Sunday, July 7, 2019

The Taming of the Screw

I don’t know if it’s a common occurrence or I'm just special, but ANY home repair or improvement project I’ve ever attempted has NEVER followed standard procedures. There is ALWAYS a complication that isn’t addressed in the easy-to-follow instructions. Given this pathetic history, I don’t know why I thought I could take down an old set of drapes and replace them with sheer panels. But in a moment of weakness—or delusion—I decided I was up to the task. I mean, what could be so hard about removing a few screws and pieces of curtain hardware and putting up a simple rod? Right? 

Did I say a “few” screws? Those drapes were professionally installed, and I contend that had this house been flattened
The old drapes had been installed in 1985.
It was time for a change.
by a tornado or earthquake, those drapes would’ve still been attached to the wall. I removed no fewer than twenty-eight screws, most of them with a three-inch screwdriver because anything larger wouldn’t fit in the space between the rods and the wall. 

I took my time, constantly reminding myself there was no hurry and that calm persistence would eventually pay off. My progress was slow but going smoothly, and I was thinking of hosting my own HGTV show when I came to that #*&!@ twenty-eighth screw. The one in a very hard-to-reach space.The one with the stripped head.


The culprit.
I should insert here that the tools at my disposal are limited. Early on, Bill and I learned that we should never attempt home repairs or projects together if we intended to stay
married. We also determined attempting them as individuals

wasn’t such a good idea, either, so we’ve never invested in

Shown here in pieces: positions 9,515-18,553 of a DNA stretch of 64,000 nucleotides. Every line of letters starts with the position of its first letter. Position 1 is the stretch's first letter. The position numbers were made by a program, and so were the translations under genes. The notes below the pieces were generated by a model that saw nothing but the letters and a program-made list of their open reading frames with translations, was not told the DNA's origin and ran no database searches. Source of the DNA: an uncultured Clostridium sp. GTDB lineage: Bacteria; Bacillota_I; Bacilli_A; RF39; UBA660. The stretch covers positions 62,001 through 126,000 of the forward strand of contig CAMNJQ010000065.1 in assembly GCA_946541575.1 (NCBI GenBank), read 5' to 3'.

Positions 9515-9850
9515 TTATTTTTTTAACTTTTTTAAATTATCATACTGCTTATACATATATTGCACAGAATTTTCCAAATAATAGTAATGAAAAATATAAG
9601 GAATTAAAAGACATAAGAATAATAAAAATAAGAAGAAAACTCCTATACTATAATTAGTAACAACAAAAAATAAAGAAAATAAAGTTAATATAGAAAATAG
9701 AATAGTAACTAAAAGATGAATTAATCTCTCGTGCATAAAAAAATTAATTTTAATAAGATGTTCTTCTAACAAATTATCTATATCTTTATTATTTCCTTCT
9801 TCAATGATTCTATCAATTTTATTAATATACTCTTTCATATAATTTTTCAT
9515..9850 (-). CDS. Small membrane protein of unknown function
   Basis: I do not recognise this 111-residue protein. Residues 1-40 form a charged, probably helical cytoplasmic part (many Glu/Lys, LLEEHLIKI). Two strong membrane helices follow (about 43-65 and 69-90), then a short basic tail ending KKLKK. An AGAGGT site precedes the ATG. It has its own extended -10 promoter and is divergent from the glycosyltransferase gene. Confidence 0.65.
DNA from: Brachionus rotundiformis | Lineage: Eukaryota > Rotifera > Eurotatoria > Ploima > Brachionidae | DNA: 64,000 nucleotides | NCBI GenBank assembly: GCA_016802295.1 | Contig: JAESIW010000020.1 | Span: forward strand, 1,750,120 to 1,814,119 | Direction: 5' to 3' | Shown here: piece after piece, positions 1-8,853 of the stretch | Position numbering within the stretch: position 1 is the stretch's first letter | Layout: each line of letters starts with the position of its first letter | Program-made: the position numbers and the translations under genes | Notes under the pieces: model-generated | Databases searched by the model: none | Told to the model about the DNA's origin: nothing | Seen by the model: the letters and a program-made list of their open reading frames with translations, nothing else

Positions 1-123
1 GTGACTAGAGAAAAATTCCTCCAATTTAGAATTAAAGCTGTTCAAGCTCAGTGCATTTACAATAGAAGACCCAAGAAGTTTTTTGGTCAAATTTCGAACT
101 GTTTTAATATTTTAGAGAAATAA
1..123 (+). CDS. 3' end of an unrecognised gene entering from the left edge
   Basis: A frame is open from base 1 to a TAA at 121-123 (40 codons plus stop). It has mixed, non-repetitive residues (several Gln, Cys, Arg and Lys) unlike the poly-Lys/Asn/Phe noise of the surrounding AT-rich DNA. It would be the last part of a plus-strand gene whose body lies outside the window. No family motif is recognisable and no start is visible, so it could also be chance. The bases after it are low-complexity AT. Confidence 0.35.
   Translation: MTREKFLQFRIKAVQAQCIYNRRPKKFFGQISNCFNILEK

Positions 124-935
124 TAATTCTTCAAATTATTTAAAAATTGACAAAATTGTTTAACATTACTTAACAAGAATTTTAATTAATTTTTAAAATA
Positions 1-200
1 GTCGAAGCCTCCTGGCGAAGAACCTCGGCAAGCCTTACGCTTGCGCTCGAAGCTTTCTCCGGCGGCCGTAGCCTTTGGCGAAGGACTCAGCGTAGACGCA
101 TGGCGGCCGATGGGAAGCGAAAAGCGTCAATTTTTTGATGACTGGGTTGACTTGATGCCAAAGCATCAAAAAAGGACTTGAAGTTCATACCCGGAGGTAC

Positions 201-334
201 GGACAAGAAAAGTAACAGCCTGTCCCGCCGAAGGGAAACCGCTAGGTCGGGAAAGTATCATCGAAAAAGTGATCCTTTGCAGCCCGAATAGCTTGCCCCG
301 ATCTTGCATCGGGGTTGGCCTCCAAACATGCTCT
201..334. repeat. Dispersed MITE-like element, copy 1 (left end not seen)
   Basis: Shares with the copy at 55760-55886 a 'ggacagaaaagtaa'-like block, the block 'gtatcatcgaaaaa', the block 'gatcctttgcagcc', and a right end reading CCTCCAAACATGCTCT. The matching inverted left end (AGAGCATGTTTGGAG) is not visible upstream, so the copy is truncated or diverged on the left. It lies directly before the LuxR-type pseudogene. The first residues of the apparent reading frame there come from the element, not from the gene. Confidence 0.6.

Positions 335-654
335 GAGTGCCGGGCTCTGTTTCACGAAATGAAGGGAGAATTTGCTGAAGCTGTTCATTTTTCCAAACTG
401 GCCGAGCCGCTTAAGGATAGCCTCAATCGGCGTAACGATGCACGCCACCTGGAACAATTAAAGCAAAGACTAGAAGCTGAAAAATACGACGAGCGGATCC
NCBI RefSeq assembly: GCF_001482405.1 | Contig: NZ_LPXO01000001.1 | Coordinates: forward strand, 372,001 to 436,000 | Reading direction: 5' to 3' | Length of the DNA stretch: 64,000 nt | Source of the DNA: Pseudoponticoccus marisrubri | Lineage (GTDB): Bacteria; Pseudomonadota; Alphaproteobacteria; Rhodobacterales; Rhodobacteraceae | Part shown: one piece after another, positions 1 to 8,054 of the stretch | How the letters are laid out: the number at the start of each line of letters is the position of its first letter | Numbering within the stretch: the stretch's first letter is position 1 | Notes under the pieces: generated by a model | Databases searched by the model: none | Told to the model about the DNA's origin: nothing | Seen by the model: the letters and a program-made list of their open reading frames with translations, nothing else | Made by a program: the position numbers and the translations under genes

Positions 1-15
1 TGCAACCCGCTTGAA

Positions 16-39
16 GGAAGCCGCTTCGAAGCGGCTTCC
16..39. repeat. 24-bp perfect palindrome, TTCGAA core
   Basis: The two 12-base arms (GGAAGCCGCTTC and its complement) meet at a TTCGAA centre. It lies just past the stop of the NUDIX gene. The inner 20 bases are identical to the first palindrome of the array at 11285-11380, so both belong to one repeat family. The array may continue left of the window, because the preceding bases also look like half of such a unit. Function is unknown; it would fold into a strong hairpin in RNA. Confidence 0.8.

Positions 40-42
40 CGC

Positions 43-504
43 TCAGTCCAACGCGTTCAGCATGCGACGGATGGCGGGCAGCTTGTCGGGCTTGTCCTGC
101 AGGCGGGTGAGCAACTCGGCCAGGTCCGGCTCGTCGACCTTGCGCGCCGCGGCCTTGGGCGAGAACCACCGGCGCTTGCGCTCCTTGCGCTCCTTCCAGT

Every tool in my arsenal was
was employed in my war against the screw.
anything more than your basic tools: screwdrivers (lots of screwdrivers), pliers, drill, duct tape, and toilet plunger. In any normal situation, those should get the job done. But, as previously stated, normal never occurs for me, and this project was no exception.

This is why Spackling is my best
friend when it comes to
doing home projects.
For hours, I tried every size and type of screwdriver we owned, succeeding only in mangling the head more. I ran next door to my neighbor to borrow a mini-hacksaw, thinking I could saw off the head. That resulted in scraping a huge chunk of plaster from the sheetrock. At that point, I was hours into this project, dripping with sweat and seriously considering knocking down the whole dang wall with a sledge hammer. 

Had I been thinking straight, I would’ve given up and called the handyman we keep on speed dial. But I didn’t do that. I didn’t do it because this battle had become personal. Now it was Dee Dee versus the screw. It was Dee Dee against that one-and-a-half inch piece of metal that weighed a tenth of an ounce. I told myself, “ You is bigger, you is stronger, and you is smarter than that screw.” 


The screw was small and not very smart, but it was still
a formidable opponent. I'm thinking of having it bronzed.
I headed to Lowe’s in search of some magical solution. I explained my problem to a man in the tool section. Not a salesman, mind you, but a burly guy with lots of tattoos and a cart full of caulking tubes. He explained to me that I could drill a hole in the center of that screw and it would come right out. I was skeptical, but who was I to argue with a man who knew how to caulk?

Back at home, I dusted off our forty-something-year-old drill and proceeded to attack the screw head. It was slow going—probably because the drill bit was also forty years old. I gave up on that tactic after seeing no sign of progress. But I did not give up on my project.